Mr. Nicholas Brown: To ask the Secretary of State for Work and Pensions which elements of the licensing requirements for contractors involved with the wet stripping of asbestos using equipment conforming to BSI PAS 611:2004 are mandatory. 
Mrs. McGuire: The standard conditions attached to licences issued by the Health and Safety Executive (HSE) under the Asbestos (Licensing) Regulations 1983 to asbestos removal companies for work with asbestos insulation, asbestos coating or asbestos insulating board include (a) fourteen days notice in writing to the appropriate enforcing authority of work to be undertaken; (b) that notice to include details of the work, including a suitable and sufficient written statement of the method of work to be used, and a suitable and sufficient written specification for the equipment for the protection and decontamination of those engaged in asbestos work.
Where new wet injection equipment is purchased, HSE has advised contractors that it should comply with BSI publicly available specification (PAS) 60 equipment used in the controlled removal of asbestos containing materials, Part 1 controlled wetting of asbestos containing materials-specification. However, the PAS is not a mandatory standard.
Mr. Jenkins: To ask the Secretary of State for Work and Pensions how many people have died of an asbestos-related illness in (a) Tamworth constituency, (b) Staffordshire and (c) the West Midlands in each year since 1997. 
Mrs. McGuire: Death statistics for mesothelioma and asbestosis are not held in a form which allows data for individual parliamentary constituencies to be readily available. However, in the tables that follow figures for the smaller area of Tamworth local authority are provided.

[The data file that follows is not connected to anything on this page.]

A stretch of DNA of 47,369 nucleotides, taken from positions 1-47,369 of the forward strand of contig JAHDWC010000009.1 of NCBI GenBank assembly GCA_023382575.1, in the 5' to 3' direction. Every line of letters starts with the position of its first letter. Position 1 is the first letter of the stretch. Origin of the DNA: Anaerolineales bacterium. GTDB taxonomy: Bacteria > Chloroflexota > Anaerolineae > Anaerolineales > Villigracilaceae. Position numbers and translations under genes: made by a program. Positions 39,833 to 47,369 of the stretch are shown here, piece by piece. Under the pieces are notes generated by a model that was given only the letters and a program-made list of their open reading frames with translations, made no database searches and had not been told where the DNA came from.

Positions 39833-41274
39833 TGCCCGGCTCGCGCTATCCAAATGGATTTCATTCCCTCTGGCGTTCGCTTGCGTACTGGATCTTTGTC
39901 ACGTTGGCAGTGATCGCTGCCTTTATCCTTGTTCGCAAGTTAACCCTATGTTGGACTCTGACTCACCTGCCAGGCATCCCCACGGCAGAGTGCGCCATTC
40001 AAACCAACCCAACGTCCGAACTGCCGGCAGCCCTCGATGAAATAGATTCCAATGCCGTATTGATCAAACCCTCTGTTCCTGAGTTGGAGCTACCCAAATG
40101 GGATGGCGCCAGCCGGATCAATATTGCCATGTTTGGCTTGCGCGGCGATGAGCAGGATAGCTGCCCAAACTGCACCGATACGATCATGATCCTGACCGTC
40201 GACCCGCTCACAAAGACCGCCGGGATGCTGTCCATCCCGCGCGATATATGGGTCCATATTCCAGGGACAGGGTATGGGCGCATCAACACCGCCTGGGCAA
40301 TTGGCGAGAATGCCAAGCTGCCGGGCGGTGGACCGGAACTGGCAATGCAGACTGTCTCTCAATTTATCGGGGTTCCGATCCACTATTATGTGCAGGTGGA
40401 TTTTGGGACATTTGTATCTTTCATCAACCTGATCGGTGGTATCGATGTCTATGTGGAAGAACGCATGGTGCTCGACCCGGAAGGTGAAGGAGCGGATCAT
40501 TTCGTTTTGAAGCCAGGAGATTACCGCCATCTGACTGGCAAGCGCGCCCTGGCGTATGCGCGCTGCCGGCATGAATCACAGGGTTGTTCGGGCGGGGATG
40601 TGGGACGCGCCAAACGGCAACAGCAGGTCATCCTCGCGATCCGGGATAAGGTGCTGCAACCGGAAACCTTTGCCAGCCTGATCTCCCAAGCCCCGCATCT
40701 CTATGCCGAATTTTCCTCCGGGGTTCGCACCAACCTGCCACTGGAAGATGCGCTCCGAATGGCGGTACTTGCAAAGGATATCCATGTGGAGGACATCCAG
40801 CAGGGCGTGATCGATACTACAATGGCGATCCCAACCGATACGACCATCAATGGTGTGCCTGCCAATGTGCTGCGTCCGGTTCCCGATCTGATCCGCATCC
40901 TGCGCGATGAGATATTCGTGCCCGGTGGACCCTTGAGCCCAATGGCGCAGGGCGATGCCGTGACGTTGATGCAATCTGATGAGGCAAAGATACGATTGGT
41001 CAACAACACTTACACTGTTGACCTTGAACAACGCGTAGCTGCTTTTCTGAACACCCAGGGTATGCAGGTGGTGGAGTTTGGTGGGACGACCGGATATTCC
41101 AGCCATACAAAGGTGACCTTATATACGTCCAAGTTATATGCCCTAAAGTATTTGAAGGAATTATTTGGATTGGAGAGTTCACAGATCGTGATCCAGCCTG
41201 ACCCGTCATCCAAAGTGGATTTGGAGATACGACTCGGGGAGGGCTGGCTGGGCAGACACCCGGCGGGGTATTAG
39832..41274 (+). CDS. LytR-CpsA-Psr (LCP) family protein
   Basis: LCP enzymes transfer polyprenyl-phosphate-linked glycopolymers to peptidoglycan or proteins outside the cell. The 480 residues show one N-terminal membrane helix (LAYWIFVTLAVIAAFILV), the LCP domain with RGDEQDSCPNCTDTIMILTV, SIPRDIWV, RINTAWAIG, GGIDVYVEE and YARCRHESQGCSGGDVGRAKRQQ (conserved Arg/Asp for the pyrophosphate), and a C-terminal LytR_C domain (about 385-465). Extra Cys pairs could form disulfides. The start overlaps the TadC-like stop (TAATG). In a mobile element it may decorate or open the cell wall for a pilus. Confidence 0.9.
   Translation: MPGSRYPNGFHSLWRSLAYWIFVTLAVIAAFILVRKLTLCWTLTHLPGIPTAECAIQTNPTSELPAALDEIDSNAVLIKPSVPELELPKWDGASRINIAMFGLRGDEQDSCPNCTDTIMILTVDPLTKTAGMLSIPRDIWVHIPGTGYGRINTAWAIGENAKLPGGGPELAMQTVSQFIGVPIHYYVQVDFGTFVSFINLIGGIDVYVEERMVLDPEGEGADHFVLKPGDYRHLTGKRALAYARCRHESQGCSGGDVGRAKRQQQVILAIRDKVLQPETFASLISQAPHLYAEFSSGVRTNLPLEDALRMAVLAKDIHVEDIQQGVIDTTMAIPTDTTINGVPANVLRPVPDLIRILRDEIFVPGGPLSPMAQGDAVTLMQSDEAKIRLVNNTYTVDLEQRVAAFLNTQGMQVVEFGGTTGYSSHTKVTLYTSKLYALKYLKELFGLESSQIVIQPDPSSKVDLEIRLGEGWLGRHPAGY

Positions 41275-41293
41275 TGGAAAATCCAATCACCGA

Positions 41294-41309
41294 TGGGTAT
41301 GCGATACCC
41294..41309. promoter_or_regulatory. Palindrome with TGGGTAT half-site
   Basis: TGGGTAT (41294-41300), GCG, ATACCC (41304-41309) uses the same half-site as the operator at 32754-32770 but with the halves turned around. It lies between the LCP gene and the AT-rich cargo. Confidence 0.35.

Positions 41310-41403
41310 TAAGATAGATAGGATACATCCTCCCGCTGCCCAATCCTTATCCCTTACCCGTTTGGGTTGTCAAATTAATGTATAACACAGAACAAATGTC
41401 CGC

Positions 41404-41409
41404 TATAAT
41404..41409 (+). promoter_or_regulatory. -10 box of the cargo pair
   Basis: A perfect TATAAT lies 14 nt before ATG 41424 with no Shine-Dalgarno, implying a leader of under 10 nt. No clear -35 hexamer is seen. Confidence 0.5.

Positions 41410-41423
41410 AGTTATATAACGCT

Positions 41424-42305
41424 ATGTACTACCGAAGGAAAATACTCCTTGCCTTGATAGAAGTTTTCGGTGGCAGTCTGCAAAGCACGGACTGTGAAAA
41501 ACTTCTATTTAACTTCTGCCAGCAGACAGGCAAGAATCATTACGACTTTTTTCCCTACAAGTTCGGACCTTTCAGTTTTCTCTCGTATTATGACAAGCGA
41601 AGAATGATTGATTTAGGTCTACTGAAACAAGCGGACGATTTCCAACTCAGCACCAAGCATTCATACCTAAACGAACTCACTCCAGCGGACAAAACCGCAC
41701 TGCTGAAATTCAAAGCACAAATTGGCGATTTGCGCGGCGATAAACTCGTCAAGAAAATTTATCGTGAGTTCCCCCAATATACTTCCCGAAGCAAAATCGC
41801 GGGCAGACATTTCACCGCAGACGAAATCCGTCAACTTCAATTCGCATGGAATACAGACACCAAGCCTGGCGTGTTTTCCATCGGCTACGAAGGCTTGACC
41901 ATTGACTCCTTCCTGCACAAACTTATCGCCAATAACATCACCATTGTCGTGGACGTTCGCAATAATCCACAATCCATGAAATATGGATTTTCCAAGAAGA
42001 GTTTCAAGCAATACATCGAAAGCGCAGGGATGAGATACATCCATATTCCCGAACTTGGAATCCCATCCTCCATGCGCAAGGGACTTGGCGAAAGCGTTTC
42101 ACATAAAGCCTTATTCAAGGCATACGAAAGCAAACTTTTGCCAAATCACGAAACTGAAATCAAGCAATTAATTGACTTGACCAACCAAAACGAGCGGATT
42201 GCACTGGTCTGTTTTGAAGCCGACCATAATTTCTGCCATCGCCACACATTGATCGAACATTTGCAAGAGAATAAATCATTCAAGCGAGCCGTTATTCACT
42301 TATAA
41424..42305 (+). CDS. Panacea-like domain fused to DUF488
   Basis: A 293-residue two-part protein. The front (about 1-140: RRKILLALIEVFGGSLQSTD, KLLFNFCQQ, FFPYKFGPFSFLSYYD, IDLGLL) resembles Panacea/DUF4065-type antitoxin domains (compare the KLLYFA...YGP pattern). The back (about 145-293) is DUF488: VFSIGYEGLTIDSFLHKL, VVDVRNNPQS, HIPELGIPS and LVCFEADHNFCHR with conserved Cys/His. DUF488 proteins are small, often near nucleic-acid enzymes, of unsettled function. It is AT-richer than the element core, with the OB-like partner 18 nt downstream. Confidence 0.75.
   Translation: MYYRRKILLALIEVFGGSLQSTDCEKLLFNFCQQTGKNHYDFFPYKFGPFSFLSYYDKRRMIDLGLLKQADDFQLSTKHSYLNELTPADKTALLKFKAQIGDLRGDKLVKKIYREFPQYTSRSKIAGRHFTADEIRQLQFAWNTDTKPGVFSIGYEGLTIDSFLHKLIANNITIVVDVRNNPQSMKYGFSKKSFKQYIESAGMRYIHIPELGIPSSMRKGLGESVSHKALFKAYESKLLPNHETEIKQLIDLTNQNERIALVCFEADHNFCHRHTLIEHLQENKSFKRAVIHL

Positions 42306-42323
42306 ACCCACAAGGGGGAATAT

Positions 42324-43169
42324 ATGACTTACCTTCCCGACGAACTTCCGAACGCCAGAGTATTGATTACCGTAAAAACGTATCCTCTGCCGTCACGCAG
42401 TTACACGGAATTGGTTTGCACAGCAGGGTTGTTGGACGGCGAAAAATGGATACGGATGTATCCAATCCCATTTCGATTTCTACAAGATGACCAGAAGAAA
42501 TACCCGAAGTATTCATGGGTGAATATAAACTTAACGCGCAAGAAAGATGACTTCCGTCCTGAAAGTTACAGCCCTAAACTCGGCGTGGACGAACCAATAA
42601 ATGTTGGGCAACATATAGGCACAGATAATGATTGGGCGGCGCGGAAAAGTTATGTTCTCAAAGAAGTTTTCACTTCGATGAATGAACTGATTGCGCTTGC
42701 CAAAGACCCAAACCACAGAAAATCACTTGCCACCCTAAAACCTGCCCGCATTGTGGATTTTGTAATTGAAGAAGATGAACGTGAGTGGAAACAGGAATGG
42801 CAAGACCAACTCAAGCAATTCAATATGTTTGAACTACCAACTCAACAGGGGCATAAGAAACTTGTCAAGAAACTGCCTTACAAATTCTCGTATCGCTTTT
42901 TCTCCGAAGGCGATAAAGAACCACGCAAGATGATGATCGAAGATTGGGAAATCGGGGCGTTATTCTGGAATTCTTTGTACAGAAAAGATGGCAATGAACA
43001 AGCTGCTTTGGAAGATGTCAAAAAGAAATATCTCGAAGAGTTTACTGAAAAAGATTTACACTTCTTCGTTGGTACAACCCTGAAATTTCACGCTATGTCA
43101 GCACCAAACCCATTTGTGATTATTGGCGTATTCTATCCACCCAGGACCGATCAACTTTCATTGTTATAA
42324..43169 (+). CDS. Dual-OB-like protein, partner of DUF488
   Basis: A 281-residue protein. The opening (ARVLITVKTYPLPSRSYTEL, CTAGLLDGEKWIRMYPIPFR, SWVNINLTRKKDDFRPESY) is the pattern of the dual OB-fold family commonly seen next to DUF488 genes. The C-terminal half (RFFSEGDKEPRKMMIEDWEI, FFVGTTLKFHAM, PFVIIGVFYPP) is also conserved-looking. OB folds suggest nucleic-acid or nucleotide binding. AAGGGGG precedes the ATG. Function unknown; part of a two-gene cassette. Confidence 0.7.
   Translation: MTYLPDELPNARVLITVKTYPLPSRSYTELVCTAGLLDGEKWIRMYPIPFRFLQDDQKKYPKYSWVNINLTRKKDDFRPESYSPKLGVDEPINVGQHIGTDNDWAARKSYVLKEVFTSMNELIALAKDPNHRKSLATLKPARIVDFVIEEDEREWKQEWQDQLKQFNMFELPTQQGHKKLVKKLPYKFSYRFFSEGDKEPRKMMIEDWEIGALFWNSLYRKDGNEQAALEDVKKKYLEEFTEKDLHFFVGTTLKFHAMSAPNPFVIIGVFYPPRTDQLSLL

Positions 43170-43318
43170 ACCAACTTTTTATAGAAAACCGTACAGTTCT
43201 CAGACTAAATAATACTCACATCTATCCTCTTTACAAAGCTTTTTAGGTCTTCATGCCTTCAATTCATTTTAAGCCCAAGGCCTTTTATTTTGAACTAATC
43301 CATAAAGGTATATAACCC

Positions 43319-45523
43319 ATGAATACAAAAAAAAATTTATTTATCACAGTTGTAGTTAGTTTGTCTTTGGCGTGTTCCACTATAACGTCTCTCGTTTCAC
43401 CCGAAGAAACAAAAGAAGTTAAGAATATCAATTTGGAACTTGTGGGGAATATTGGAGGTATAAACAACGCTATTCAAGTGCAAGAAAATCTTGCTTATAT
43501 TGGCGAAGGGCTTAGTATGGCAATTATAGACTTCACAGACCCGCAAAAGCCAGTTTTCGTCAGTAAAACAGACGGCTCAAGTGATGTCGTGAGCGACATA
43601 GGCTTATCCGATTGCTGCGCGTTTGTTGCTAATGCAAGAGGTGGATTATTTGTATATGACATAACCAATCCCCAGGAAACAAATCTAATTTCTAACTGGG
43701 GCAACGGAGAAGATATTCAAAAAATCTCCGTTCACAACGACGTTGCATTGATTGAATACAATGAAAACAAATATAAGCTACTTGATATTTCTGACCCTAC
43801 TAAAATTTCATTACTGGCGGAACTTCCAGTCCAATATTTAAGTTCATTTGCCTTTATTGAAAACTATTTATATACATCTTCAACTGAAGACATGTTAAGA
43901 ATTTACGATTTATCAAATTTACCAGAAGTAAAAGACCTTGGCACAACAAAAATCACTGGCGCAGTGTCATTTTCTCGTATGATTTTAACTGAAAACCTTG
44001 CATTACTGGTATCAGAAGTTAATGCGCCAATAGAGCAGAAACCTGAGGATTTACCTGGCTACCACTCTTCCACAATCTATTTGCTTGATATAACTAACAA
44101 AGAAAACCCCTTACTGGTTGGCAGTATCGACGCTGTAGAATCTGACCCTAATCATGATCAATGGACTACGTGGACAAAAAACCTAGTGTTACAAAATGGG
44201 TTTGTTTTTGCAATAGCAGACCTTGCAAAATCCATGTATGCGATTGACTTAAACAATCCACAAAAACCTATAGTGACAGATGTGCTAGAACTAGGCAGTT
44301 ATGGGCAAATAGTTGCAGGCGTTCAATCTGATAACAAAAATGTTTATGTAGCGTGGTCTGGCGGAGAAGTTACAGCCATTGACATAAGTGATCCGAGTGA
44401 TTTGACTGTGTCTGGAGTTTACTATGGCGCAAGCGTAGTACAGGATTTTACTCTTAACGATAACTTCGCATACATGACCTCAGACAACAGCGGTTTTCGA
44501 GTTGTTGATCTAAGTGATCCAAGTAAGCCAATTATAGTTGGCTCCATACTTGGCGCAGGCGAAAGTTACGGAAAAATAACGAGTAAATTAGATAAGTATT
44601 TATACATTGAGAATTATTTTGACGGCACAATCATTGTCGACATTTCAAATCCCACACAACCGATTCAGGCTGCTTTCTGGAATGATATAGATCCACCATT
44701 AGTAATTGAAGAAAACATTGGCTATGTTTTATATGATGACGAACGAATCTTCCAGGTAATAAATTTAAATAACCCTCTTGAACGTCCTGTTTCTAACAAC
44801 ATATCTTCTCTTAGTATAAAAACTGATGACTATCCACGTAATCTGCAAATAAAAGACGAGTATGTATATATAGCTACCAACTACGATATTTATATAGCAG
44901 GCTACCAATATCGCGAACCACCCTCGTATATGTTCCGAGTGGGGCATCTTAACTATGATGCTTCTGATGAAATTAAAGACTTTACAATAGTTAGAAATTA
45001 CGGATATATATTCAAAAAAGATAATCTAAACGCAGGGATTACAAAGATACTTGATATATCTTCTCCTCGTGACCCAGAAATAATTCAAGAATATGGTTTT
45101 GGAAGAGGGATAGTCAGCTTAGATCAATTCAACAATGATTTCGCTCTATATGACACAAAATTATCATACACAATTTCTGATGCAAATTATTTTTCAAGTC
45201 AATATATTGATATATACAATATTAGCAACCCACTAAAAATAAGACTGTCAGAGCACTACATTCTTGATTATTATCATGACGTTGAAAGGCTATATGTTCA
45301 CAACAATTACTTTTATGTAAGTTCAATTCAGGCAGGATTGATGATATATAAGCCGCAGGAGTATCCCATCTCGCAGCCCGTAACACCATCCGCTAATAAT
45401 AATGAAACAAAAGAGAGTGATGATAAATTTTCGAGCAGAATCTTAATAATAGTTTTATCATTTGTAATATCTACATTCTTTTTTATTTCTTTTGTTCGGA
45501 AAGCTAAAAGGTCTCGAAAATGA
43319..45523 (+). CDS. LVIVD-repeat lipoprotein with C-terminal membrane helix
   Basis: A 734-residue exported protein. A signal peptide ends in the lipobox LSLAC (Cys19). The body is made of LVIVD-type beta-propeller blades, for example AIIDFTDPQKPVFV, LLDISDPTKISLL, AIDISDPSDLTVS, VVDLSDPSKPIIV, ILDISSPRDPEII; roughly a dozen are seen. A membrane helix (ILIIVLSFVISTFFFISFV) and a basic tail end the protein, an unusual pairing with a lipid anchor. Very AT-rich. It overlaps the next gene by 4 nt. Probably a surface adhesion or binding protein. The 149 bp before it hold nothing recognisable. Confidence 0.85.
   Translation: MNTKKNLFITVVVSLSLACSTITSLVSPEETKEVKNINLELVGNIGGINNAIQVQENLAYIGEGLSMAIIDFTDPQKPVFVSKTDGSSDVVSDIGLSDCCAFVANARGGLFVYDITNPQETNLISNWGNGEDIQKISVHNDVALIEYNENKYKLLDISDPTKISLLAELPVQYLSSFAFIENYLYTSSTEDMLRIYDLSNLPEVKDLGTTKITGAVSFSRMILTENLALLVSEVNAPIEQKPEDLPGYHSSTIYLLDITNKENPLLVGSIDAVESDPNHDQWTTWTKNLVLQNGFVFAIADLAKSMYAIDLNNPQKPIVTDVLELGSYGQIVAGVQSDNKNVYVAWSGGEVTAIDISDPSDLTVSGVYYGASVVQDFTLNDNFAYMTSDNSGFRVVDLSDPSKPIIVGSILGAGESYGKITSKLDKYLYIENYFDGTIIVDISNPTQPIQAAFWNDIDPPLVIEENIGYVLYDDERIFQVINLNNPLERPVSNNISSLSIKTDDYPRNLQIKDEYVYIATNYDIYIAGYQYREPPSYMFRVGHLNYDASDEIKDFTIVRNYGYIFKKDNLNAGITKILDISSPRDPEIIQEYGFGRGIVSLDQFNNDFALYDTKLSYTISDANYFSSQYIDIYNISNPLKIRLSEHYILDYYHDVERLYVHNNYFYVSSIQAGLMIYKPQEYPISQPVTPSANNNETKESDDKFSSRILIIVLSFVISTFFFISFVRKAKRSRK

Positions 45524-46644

|Tamworth local authority||Staffordshire||West Midlands|
Lung cancer deaths caused by asbestos are clinically indistinguishable from those caused by other agents such as tobacco smoke. It is estimated that about the same number of lung cancer deaths due to asbestos occur each year as mesothelioma deaths.
|Tamworth local authority||Staffordshire||West Midlands|
The Secretary of State has asked me to reply to your question concerning what steps the Department is taking to help people with Asperger's syndrome in Swindon into employment. This is something which falls within the responsibilities delegated to me as Chief Executive of Jobcentre Plus.
There are no arrangements that are specific to Swindon to help customers with Asperger's syndrome into employment. However, all customers with Asperger's syndrome are dealt with on an individual basis. If required, in addition to the range of support offered to all our customers, they can access further support from specialist advisers such as Disability Employment Advisers or Specialist Incapacity Benefit Advisers. These specialist advisers meet with the customer and work alongside other support workers or their GP to agree a plan of action tailored to their individual needs to progress them towards employment.
If deemed necessary the customer can also be referred to specialist partner organisations who deliver a variety of provision including Work Preparation, WORKSTEP and New Deal for Disabled People, for additional support. This could include personal development, work placements, work experience and help with applying for work, including interview support.